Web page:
My wife had made some albums using an open backed spine bookbinding technique that I liked. It allows the book to open absolutely flat. I’ve made a sketchbook on the same format, using a variety of Japanese papers that I had. I’m not sure how well they will work in a sketchbook, but only trying will tell. I’ve used two lino prints as cover papers. I’m pleased with the result, but yet to try it out.
I’m enjoying the lino printing. One thing I find hard is that it is slow. You need to take more time than I naturally do.
I thought my dancing nude would look better with no background at all, a la Eric Gill (an artist whose work is a problem to me. I think it is wonderful, but I find him abhorrent personally. Always a difficulty.)
I think she does look much better this way. Good thing as there is no going back when you have carved the block. This is on a light, Italian printing paper.
Then I thought I would try a second colour.
I like this too, on thin Japanese paper. The burnt sienna is just rolled onto a cut out bit of soft cut lino and hand positioned.
The problem is I will soon have a house full of prints.
Had a second go at a lino cut. I have looked at some videos on the web, which are of mixed use. One had a very good idea of gluing the lino to a plywood blank. This makes it much more stable and easy to use.
I worked on a series of sketches for something a bit more more original this time, working on my usual plan that if you don’t know what to draw, a naked woman usually works. After several sketches I came up with a dancing girl, whose geometry I quite liked. This had to be traced and transferred in reverse to the block for cutting. I have got the lines too thick in this case. I went for a simple white outline for this attempt, which minimises the cutting.
I have run off a number of prints on some strange, thin Japanese paper I have had kicking around for a long time.
Can you spot the block amongst the prints?
Very hard to get a consistent ink coverage. I like the ones where the body is slightly faded. This seemed to happen if I rubbed down the body with my fingers and the background with a hard spoon.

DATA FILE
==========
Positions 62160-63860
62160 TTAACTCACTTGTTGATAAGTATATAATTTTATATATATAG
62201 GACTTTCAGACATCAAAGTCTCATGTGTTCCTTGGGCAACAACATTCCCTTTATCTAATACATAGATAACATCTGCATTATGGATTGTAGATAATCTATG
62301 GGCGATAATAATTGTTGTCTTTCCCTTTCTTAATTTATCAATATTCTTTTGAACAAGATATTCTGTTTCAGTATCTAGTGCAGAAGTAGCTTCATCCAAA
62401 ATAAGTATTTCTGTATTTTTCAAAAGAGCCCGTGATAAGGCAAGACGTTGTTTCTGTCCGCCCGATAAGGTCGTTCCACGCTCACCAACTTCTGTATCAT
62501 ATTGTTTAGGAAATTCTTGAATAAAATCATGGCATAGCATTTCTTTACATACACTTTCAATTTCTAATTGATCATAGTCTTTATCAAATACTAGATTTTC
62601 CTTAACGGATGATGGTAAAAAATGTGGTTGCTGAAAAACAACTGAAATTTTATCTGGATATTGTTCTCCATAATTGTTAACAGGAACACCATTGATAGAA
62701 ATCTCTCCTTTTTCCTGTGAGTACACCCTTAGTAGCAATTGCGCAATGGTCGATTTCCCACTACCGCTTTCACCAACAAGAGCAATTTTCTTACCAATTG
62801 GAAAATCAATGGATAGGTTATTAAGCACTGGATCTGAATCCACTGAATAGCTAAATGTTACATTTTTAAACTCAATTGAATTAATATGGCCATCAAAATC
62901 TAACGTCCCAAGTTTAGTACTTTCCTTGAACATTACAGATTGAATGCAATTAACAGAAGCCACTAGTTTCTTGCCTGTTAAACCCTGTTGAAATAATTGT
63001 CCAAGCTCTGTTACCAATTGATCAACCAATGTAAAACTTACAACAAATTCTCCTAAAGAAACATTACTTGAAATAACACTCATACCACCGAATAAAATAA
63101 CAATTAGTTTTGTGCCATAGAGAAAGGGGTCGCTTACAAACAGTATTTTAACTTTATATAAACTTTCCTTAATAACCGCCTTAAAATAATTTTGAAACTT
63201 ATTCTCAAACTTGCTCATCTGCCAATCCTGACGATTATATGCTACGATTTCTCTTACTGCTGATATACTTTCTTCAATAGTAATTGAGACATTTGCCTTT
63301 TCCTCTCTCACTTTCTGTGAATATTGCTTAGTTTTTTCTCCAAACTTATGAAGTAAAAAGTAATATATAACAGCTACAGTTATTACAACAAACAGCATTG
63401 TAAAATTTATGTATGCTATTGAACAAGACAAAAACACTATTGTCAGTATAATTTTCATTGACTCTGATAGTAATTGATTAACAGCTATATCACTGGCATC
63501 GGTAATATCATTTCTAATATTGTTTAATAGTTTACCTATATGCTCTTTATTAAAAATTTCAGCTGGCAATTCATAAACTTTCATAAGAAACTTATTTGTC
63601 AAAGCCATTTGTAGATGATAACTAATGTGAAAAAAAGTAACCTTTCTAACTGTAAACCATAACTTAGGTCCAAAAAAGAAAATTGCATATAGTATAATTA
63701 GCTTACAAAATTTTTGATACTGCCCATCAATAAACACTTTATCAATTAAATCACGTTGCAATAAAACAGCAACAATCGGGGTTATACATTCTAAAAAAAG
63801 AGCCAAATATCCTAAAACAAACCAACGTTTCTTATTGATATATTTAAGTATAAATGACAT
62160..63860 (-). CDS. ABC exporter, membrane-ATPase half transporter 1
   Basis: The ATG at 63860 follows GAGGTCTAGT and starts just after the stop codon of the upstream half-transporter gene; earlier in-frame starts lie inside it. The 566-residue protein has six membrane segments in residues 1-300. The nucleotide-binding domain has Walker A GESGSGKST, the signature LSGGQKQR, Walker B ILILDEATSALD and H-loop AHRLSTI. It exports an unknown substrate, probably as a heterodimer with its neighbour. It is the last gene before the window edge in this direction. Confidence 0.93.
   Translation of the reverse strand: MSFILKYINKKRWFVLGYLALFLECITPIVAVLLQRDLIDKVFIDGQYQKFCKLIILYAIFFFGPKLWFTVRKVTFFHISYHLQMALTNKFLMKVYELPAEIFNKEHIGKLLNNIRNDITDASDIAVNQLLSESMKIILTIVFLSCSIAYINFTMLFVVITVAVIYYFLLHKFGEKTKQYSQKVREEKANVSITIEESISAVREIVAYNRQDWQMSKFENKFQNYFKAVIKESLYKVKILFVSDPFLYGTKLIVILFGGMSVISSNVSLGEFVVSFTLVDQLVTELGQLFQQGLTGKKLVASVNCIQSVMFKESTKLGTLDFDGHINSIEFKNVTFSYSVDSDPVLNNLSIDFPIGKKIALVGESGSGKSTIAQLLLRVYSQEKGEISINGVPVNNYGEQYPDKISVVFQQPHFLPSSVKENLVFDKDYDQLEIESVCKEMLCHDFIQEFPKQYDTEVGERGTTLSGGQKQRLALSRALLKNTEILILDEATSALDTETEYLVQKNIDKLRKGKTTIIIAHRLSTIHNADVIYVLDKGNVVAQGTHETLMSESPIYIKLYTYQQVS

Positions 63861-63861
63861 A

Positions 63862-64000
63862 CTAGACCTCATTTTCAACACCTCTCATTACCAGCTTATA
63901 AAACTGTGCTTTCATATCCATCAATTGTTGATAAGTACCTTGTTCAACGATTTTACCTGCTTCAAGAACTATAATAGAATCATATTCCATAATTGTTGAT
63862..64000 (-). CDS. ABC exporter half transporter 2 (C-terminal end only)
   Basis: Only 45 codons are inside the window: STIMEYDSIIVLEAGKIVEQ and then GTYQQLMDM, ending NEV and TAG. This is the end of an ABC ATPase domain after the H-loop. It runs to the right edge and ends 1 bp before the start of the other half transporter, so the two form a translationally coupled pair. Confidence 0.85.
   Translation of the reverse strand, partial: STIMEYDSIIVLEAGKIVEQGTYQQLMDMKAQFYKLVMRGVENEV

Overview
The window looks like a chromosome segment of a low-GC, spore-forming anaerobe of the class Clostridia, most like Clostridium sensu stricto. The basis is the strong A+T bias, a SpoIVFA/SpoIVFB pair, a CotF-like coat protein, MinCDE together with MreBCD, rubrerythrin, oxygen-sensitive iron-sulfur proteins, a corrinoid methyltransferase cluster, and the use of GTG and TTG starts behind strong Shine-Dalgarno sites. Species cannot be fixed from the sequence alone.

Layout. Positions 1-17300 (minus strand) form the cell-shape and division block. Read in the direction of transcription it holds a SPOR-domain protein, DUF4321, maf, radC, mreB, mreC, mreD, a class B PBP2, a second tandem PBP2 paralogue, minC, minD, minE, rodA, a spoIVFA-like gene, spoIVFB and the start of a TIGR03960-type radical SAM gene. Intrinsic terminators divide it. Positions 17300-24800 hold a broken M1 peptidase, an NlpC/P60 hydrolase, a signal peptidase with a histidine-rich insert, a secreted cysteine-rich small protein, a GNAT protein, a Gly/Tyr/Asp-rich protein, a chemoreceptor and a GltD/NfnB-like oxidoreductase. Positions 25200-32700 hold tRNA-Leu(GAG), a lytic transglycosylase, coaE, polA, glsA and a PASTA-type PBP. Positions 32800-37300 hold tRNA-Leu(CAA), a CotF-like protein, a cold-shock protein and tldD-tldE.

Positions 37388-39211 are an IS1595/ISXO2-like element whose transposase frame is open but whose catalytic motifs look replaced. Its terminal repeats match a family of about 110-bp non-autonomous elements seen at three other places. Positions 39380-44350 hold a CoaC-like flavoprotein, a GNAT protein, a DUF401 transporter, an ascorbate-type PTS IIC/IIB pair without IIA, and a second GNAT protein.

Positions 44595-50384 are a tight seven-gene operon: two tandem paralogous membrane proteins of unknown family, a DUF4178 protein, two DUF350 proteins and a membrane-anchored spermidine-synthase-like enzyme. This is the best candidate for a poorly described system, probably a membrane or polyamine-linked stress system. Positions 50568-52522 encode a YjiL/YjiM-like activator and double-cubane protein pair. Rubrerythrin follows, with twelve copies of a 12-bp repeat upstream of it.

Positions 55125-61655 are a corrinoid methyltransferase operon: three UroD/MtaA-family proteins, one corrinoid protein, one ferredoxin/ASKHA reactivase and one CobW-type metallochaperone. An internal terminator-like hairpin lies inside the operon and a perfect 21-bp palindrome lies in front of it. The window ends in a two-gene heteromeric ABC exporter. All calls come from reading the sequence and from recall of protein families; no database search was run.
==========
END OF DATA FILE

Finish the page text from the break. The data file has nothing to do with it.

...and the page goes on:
I have just managed to get a bit of time to slosh some ink over my Japanese papers. What I am learning is that the ink needs to be very dilute and wet. It needs to move and thin. The added drawing on the ink is also crucial. The first image has just the initial pen and ink scribble, followed by the wet sloshing. I think it is a bit undefined. The second seemed even more amorphous, until I drew over it with soluble crayon. Suddenly I could see her sitting there, looking sideways at me.
I haven’t drawn or painted much for the summer, but starting to get the urge again. I bought a pack of thin Japanese papers from our local art shop. People rave about Japanese paper, but I have never used it, so thought it was time I tried .It is very thin, semi-translucent, but surprisingly strong. It is very absorbent. I tried using dip pen with acrylic inks, followed by washes of ink and soluble crayon, doing a series of naked ladies. I really liked it. The paper imparts a granulated finish to the washes which you have to peer closely at to see. That lets you see the line work in turn. I shall do a series more.
I have pinned them up in my studio and will try to do a full series of 10, to use the whole pack of paper. But not for a few days as I have to visit family next week, and go to university reunion (45 years for God’s sake.)